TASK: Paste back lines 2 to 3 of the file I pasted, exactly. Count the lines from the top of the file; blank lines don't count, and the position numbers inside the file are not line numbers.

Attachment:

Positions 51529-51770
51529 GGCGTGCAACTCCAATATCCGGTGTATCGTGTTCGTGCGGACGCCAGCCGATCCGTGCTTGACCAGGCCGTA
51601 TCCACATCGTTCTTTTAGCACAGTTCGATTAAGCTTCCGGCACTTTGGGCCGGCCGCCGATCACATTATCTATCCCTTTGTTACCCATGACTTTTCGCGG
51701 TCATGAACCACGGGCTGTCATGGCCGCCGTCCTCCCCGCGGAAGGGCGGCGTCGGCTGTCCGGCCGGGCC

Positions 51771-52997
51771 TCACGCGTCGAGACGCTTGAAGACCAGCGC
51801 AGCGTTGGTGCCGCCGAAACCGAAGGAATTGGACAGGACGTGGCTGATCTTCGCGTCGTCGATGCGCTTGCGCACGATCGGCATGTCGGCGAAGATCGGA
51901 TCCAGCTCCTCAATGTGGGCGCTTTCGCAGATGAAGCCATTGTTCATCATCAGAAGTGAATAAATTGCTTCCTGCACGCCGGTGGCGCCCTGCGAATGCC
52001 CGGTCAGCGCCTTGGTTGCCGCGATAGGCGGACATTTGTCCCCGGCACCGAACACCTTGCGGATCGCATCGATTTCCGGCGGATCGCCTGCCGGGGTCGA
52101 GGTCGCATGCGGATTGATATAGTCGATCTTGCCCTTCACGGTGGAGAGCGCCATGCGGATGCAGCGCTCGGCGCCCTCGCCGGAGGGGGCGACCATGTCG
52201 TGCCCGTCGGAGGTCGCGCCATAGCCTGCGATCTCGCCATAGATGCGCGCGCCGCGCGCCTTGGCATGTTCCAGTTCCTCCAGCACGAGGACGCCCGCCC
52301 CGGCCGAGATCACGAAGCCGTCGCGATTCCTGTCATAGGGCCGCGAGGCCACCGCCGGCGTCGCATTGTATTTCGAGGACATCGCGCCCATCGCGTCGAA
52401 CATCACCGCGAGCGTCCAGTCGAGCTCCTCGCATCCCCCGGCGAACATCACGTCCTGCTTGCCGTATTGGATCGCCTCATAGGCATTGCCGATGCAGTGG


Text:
51529 GGCGTGCAACTCCAATATCCGGTGTATCGTGTTCGTGCGGACGCCAGCCGATCCGTGCTTGACCAGGCCGTA
51601 TCCACATCGTTCTTTTAGCACAGTTCGATTAAGCTTCCGGCACTTTGGGCCGGCCGCCGATCACATTATCTATCCCTTTGTTACCCATGACTTTTCGCGG